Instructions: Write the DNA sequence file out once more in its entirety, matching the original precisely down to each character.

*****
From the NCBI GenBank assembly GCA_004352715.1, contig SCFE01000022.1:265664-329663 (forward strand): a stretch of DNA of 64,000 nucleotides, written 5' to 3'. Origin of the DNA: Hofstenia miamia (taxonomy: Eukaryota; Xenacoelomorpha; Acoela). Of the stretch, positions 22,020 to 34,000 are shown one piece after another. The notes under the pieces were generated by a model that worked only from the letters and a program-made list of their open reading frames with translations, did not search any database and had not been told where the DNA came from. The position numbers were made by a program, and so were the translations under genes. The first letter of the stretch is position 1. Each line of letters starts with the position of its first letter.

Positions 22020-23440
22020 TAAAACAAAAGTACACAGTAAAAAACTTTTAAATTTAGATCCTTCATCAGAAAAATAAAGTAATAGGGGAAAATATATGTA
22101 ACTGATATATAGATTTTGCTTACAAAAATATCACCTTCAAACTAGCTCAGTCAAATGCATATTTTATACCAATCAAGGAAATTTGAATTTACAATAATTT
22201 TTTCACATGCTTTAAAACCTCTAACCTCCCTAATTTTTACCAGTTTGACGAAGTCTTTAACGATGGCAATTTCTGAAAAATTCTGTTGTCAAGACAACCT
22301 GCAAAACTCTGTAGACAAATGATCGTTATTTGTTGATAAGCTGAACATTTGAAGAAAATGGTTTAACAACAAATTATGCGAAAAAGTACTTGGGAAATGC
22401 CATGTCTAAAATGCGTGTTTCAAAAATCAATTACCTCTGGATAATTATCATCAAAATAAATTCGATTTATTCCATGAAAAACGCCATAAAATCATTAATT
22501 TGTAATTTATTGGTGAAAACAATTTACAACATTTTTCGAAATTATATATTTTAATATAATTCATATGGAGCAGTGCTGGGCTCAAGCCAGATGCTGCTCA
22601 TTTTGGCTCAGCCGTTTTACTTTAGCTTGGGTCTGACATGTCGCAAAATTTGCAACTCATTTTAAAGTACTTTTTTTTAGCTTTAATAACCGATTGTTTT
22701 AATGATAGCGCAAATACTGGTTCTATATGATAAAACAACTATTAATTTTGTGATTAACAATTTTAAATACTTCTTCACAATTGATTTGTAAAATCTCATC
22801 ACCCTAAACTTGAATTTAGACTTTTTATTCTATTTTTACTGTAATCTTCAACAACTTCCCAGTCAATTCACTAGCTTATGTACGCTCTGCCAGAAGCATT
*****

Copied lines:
From the NCBI GenBank assembly GCA_004352715.1, contig SCFE01000022.1:265664-329663 (forward strand): a stretch of DNA of 64,000 nucleotides, written 5' to 3'. Origin of the DNA: Hofstenia miamia (taxonomy: Eukaryota; Xenacoelomorpha; Acoela). Of the stretch, positions 22,020 to 34,000 are shown one piece after another. The notes under the pieces were generated by a model that worked only from the letters and a program-made list of their open reading frames with translations, did not search any database and had not been told where the DNA came from. The position numbers were made by a program, and so were the translations under genes. The first letter of the stretch is position 1. Each line of letters starts with the position of its first letter.

Positions 22020-23440
22020 TAAAACAAAAGTACACAGTAAAAAACTTTTAAATTTAGATCCTTCATCAGAAAAATAAAGTAATAGGGGAAAATATATGTA
22101 ACTGATATATAGATTTTGCTTACAAAAATATCACCTTCAAACTAGCTCAGTCAAATGCATATTTTATACCAATCAAGGAAATTTGAATTTACAATAATTT
22201 TTTCACATGCTTTAAAACCTCTAACCTCCCTAATTTTTACCAGTTTGACGAAGTCTTTAACGATGGCAATTTCTGAAAAATTCTGTTGTCAAGACAACCT
22301 GCAAAACTCTGTAGACAAATGATCGTTATTTGTTGATAAGCTGAACATTTGAAGAAAATGGTTTAACAACAAATTATGCGAAAAAGTACTTGGGAAATGC
22401 CATGTCTAAAATGCGTGTTTCAAAAATCAATTACCTCTGGATAATTATCATCAAAATAAATTCGATTTATTCCATGAAAAACGCCATAAAATCATTAATT
22501 TGTAATTTATTGGTGAAAACAATTTACAACATTTTTCGAAATTATATATTTTAATATAATTCATATGGAGCAGTGCTGGGCTCAAGCCAGATGCTGCTCA
22601 TTTTGGCTCAGCCGTTTTACTTTAGCTTGGGTCTGACATGTCGCAAAATTTGCAACTCATTTTAAAGTACTTTTTTTTAGCTTTAATAACCGATTGTTTT
22701 AATGATAGCGCAAATACTGGTTCTATATGATAAAACAACTATTAATTTTGTGATTAACAATTTTAAATACTTCTTCACAATTGATTTGTAAAATCTCATC
22801 ACCCTAAACTTGAATTTAGACTTTTTATTCTATTTTTACTGTAATCTTCAACAACTTCCCAGTCAATTCACTAGCTTATGTACGCTCTGCCAGAAGCATT